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Difficult economic context for Malagasy lychees

The lychee season began in November and will last for about 8 weeks. Madagascar expects to export 17,000 tons this year, compared to 18,000 tons in 2013-2014 and 17,500 tons in 2012-2013. According to the figures, Malagasy lychee exports have tended to decrease over the last few years. Malagasy lychee production varies on average between 100,000 and 120,000 tons. Madagascar is the worlds 3rd lychee producer after China and India. Madagascar has dominated the European market over the last few years, but competition is increasing and the economic context in Europe does not favour lychee commercialisation. South Africa also provides a good market for the Malagasy lychee.

Overall, 14,000 tons of lychees from Madagascar will arrive on the European market by the end of December. Until now 90 tons of lychees have been exported by air, according to officials at the Toamasine Technical Horticultural Centre (CTHT). However prices are high for a product being commercialised on an international market experiencing a difficult economical context. Lychees are currently begin sold between €9-10/kilo on the European market. Lychees from La Réunion are the most expensive at €13/kilo in France compared to €9/kilo for South African lychees, and €6-7/kilo for lychees from Mauritius.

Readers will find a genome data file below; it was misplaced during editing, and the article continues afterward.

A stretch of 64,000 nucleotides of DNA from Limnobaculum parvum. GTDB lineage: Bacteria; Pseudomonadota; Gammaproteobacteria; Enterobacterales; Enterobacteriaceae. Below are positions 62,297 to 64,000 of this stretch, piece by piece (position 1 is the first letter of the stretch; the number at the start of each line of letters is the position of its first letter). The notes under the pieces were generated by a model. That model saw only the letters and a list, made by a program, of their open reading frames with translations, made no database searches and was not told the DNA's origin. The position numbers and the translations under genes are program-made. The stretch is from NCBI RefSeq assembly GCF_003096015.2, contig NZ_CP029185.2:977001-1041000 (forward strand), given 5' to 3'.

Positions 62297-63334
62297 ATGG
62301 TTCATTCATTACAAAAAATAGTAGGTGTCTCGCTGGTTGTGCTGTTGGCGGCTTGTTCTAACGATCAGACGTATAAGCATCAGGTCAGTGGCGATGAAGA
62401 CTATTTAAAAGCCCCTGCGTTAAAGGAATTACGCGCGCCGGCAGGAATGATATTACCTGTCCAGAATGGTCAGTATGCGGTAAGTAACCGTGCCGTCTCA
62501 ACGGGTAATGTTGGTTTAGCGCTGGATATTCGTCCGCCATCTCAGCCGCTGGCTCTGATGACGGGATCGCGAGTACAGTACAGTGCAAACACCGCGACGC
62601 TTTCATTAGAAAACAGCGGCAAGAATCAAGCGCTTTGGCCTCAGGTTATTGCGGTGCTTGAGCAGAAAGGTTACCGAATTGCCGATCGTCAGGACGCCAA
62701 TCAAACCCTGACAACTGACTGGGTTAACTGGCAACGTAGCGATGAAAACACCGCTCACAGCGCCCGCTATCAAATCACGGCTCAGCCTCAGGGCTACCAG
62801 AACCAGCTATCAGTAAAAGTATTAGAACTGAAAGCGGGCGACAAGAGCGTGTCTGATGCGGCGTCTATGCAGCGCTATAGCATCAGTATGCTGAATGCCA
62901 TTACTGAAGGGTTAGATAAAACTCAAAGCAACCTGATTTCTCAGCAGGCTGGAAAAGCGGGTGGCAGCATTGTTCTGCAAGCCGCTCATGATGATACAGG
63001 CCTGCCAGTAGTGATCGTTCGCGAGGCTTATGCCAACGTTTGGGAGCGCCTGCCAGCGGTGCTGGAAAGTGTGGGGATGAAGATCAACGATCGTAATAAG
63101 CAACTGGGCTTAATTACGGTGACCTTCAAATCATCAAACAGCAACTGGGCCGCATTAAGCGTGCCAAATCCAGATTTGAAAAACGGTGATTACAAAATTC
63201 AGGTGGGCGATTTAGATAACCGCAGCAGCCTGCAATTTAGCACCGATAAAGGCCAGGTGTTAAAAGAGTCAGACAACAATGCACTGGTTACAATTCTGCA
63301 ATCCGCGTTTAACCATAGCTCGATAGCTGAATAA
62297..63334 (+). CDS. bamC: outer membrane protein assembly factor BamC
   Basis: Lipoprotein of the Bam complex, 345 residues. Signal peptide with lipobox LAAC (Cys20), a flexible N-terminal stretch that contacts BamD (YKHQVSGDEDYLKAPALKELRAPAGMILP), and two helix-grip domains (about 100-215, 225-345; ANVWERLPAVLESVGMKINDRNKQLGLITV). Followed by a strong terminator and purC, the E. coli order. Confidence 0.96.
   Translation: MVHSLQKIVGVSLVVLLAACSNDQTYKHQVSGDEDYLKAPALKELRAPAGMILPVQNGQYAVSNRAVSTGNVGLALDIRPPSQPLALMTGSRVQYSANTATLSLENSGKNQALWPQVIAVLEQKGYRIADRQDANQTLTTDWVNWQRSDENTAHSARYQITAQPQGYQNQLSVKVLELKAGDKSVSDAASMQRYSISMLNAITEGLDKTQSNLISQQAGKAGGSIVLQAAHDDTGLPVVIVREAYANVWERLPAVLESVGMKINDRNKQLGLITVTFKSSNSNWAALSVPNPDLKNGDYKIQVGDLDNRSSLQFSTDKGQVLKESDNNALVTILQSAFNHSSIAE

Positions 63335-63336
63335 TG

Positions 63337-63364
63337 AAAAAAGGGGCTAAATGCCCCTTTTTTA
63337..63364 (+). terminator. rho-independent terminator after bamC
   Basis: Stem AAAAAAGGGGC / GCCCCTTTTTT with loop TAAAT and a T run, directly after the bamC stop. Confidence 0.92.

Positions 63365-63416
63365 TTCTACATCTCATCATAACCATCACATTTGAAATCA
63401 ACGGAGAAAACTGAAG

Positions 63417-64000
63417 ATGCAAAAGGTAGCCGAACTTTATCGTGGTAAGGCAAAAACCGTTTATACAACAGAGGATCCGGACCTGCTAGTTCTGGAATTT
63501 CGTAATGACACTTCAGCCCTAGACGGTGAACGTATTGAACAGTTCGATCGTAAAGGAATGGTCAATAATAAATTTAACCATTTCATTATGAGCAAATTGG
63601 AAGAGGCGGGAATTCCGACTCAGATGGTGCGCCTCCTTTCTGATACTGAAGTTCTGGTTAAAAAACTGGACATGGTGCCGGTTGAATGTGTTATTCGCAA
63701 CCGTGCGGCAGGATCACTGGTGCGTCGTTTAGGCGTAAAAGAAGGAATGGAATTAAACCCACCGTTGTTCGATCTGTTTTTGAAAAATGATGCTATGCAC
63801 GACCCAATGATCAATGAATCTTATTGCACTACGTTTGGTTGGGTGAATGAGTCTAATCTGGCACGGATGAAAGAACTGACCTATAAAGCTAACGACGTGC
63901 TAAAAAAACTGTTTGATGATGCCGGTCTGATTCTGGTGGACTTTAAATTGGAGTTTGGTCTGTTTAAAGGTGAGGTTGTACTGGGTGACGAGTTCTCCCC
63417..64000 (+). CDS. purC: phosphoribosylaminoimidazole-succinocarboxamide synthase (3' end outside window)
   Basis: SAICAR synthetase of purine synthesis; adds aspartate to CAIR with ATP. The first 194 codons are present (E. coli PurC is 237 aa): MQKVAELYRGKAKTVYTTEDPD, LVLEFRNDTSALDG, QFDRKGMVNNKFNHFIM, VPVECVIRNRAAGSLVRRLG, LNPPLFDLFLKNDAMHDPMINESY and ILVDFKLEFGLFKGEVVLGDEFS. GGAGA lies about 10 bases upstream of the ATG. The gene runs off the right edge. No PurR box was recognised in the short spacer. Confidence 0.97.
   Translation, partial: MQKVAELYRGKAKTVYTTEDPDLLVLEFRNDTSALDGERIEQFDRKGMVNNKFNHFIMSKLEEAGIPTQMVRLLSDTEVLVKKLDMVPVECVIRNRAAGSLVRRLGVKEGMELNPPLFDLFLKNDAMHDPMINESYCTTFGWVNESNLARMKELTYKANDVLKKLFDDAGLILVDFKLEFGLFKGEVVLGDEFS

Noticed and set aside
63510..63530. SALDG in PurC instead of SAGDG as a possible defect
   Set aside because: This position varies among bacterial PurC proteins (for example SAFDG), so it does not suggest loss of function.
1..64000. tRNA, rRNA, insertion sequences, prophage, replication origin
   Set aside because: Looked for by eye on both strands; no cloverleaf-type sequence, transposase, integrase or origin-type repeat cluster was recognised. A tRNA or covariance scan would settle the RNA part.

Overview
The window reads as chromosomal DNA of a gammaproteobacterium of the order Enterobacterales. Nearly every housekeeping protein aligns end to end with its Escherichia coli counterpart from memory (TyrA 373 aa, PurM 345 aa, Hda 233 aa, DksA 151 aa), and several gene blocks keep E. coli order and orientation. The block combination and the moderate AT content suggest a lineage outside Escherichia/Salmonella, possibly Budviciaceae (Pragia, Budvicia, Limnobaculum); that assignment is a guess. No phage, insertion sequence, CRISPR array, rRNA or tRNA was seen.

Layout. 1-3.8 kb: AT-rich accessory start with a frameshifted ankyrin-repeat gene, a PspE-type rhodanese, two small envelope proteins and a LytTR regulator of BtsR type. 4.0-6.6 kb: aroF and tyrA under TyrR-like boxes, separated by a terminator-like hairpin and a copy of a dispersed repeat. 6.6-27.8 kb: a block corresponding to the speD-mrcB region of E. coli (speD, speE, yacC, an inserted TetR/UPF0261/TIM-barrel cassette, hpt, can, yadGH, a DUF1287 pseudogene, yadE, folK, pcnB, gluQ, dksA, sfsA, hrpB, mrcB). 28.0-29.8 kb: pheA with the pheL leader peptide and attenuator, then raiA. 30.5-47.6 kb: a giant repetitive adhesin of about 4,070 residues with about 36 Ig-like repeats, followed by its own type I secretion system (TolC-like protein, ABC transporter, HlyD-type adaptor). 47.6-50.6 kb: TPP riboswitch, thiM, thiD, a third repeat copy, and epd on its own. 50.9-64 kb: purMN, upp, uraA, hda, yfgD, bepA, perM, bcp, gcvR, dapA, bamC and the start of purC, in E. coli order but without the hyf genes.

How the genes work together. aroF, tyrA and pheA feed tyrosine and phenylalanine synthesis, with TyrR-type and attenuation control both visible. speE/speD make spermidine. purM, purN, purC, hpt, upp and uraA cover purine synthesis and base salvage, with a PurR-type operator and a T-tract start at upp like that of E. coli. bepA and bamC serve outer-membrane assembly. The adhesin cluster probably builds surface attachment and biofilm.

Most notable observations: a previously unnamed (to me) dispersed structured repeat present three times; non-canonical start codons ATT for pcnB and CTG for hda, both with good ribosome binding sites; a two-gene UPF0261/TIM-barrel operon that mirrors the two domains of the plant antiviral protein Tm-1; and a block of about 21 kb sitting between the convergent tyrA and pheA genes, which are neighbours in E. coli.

Malagasy lychees are successful on the South African market this year. La Réunion is South Africa’s main supplier, but bad weather conditions made their production decrease, allowing Madagascar a considerable South African market share.

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